Battery life remains unchanged from the last gen of the PuroQuiet, and that's a good thins as these headphones pack an impressive 35 hours of non-ANC playtime (23 hours with ANC) which is very good even by adult ANC headphone standards, but there’s also the option of using an analog cable instead.
While not the cheapest kids' headphones you can buy, the PuroQuiet Plus are very reasonably priced for what they offer. We think your kids’ ears are worth it.
Bose QuietComfort 45
The best for frequent flyers
- Super comfortable
- Very good noise canceling
- Very good sound quality
- Can connect to multiple devices
- No wear detection
- No EQ adjustments
Travelers often have to deal with long flights and train or bus rides — along with the waits at airports or stations. If you’re familiar with the experience and prefer to zone out as much as possible while waiting, these Bose headphones are for you. They offer the ideal combination of high-quality ANC and a very comfortable fit for long trips.
There’s also the transparent aware mode to let in environmental sounds, which can be excellent if you’re waiting for your flight or stop to be called. No matter which mode you are in, the sound doesn’t disappoint, with clear audio and an effective adjustable EQ via the Bose app.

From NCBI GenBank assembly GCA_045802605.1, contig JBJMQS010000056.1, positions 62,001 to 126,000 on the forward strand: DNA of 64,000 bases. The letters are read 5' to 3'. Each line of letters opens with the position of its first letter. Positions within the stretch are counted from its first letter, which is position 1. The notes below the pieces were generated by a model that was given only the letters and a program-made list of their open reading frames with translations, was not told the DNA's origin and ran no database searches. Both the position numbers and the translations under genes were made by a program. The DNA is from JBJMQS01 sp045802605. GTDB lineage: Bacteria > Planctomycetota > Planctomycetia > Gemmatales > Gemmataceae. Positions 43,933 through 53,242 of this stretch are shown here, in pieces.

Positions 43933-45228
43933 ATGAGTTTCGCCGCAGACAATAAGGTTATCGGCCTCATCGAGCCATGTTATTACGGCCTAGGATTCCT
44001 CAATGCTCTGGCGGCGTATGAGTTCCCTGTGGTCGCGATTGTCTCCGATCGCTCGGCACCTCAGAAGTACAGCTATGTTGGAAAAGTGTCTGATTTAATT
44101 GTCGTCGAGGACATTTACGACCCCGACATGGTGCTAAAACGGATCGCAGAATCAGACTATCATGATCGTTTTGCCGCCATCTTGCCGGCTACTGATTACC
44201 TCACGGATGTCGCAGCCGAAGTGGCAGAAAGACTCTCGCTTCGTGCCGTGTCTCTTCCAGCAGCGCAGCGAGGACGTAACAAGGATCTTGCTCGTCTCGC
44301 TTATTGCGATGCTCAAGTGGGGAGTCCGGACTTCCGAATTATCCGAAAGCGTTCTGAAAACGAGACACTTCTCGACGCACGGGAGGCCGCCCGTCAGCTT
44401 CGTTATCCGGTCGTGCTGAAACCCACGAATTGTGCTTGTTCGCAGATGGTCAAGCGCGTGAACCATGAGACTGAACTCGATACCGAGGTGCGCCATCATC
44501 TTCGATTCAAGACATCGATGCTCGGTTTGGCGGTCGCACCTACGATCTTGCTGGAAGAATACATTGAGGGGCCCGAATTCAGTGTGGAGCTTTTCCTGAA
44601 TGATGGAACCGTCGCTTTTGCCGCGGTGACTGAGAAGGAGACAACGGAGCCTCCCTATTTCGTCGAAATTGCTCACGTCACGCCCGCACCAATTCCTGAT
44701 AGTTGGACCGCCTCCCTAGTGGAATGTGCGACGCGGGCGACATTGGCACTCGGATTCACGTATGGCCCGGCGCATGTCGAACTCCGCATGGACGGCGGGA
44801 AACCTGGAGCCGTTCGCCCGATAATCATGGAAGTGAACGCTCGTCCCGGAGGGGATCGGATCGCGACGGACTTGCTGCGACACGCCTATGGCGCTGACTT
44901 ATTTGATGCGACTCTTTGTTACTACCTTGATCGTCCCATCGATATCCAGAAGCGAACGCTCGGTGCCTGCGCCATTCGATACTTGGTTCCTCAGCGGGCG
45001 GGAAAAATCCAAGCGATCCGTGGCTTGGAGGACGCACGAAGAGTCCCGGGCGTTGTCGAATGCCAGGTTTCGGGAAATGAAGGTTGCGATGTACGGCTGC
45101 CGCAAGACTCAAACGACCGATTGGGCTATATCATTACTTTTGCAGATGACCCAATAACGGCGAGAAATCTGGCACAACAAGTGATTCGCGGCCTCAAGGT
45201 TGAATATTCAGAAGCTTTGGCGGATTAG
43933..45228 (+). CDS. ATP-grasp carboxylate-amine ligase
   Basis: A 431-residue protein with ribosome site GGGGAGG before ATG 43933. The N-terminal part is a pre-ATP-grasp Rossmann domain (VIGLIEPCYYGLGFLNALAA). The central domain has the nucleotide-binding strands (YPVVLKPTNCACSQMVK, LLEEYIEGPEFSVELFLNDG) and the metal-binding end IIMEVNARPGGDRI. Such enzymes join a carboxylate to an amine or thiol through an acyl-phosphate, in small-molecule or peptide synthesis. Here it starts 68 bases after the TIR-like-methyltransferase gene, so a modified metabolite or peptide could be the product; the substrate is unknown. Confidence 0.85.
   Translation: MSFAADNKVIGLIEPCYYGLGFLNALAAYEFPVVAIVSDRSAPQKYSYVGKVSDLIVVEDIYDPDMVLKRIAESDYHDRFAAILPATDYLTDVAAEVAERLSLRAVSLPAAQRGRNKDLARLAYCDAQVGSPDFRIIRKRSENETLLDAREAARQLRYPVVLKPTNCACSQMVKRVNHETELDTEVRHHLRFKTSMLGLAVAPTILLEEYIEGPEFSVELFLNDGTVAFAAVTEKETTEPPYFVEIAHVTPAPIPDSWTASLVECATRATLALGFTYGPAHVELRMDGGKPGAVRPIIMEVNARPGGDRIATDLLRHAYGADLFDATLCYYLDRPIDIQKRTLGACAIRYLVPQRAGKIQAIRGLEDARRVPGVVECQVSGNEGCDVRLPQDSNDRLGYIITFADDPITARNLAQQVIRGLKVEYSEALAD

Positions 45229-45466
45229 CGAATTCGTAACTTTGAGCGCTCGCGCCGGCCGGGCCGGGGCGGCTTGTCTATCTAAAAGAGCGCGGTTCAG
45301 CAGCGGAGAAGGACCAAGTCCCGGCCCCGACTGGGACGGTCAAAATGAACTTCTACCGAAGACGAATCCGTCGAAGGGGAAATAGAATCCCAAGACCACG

Battery life is rated at around 24 hours, better than many Bose headphones, and able to easily handle a day of traveling without needing to recharge until you’re ready to collapse in a hotel room. They’re a bit expensive, but frequent travelers will find them a valuable companion for finding a little tranquility.
SteelSeries Arctis Nova Pro
The best for gaming
- Top-tier audio quality
- Expansive Sonar software
- High-quality ANC
- Comfortable fit with multiple adjustment points
- Fully retractable microphone
- Dual USB inputs
- GameDAC doesn't fully integrate with Sonar
- Microphone is prone to pick up noise
- Spatial audio can have nasty interactions with EQ
SteelSeries makes some of the best headphones and headsets for gaming around, with its Arctis brand having a prestigious lineage that has included the wired Arctis Pro, and the Arctis 7 before it. And as the gaming experts here at Digital Trends have opined, the latest in the lineup, the redesigned Arctis Nova Pro Wireless, has set a new standard.
As you might expect from a pair of headphones with gaming in mind (and at this price), the Nova Pro Wireless are packed with features for gamers. Our reviewer, Jacob Roach, praised their natural sound as "dynamic and lively across the frequency spectrum," with solid ANC and immersive 360-degree surround sound and configurable EQing that he said also makes movies sound excellent, too.